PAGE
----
Paul forgave John Mark for his youthful desertion of them, and he later labored with him in the kingdom. He even counted John Mark as just a few men who “only” labored with me faithfully in the kingdom. John Mark had proved himself faithful and dependable. Paul even says that John Mark was a “comfort” (paregoria, “consolation, address alongside”) to him (Col. 4:12). What an amazing testimony of consolation! Barnabas is the son of consolation to stand up for Paul to the Jerusalem church originally. When Paul is frustrated and ready to write off John Mark, Barnabas is the son of consolation to John Mark. Paul had forgotten that time that everyone doubted him, but Barnabas (and only Barnabas) stood up for him. Barnabas stood up for John Mark and encouraged him during a fragile time when no one else would. John Mark eventually grows up, matures, and learns the gift of exhortation from Barnabas. Then, John Mark passes on the gift of encouragement that he has received and “comforts” Paul in his later years. John Mark didn’t hold Paul’s prior concern against him, but he ministered and comforted Paul with the same comfort he received from Barnabas (2 Cor. 1:3-7).
Paul and John Mark also displayed great humility and forgiveness to put aside their past differences and labor faithfully together in the kingdom of God. That is a great example for us in the administration of our spiritual gifts in the church. There will be times when we disagree in the church, but we don’t burn bridges or write off someone over one difference of opinion. That is the time when the “sons (and daughters) of consolation” in the church need to mend fences, encourage those who are discouraged, and reconcile offended parties like Barnabas. That is how spiritual gifts are supposed to work in the church. We use our gift to encourage someone who then passes that on to encourage another person in the church. When some members of the church get discouraged or need comfort, the exhorter comes to encourage them and stimulate their faith. The gift of exhortation can be a great spiritual cheerleader for those who are weak and need a spiritual boost. When we need an encouragement and boost to our spiritual walk, the exhorter – the “son or daughter of consolation” – will comfort, encourage, and refresh your strength to continue in service to the Lord.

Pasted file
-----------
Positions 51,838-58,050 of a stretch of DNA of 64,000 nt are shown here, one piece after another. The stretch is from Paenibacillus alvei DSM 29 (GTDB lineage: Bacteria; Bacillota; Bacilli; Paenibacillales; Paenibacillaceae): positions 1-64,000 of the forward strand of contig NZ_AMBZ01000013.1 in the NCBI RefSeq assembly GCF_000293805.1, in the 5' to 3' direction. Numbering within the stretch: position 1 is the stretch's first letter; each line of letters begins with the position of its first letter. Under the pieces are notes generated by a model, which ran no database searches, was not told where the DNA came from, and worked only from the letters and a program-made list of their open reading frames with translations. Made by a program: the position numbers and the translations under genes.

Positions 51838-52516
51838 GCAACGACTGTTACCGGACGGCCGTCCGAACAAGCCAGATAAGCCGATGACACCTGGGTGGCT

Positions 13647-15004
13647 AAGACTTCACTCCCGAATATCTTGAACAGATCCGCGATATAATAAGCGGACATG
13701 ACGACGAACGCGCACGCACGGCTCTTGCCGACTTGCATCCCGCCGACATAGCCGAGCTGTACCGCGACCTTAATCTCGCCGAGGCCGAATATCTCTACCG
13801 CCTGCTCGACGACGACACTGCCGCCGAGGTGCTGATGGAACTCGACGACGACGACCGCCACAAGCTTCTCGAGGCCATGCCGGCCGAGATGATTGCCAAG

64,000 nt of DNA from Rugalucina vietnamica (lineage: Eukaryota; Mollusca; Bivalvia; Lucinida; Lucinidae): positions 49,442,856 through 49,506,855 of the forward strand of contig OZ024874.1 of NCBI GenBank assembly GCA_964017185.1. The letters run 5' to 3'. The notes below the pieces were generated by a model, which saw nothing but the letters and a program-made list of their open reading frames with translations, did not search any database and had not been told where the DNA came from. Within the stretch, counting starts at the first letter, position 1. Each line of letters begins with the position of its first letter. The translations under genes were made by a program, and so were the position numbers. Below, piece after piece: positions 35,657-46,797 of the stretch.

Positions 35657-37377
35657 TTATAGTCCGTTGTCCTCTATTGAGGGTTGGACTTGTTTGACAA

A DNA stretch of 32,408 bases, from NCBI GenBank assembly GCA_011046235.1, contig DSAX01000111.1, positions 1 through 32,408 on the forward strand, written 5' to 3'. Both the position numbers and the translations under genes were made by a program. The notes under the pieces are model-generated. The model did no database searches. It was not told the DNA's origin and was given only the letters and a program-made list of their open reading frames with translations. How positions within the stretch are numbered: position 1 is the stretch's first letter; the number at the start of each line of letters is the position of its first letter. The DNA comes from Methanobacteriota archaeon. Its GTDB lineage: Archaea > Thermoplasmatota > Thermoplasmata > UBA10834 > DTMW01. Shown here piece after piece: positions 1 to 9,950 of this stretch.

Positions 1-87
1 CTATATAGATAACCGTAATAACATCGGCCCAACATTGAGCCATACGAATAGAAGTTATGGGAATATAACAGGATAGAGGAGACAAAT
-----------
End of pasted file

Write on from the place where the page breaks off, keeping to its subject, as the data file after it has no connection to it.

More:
The God of All Comfort
We can offer consolation to others in tribulation because our God is the “God of all comfort (consolation)”. “Blessed be God, even the Father of our Lord Jesus Christ, the Father of mercies, and the God of all comfort.” (2 Cor. 1:4) Our God is the “God of patience and consolation” (Rom. 15:5). God is the source of all comfort and consolation for the children of God. When God gives us consolation, we have a responsibility to use God’s blessings of us to help comfort and console others in their time of need. “4) Who comforteth us in all our tribulation, that we may be able to comfort them which are in any trouble, by the comfort wherewith we ourselves are comforted of God. 5) For as the sufferings of Christ abound in us, so our consolation also aboundeth by Christ. 6) And whether we be afflicted, it is for your consolation and salvation, which is effectual in the enduring of the same sufferings which we also suffer: or whether we be comforted, it is for your consolation and salvation. 7) And our hope of you is stedfast, knowing, that as ye are partakers of the sufferings, so shall ye be also of the consolation.” (2 Cor. 1:4-7)
Every word for “comfort” or “consolation” in these verses (2 Cor. 1:3-7) are “paraklesis” or the verb form “parakaleo”. God gives us comfort (consolation) in our tribulation so that we are now able to comfort those who are in any trouble (v.4). We need to have an outward focus of our consolation. God blesses us to pass on that blessing to others. If we are afflicted, it is for others’ “consolation and salvation” (v.6). When God blesses us with encouragement, exhortation, and consolation in tribulation, we need to offer that same consolation to others in their tribulation. That is what John Mark did. Barnabas consoled him when Paul wrote him off. He didn’t hold that against Paul, but after they reconciled, John Mark later comforted (consoled) Paul during his tribulation in prison.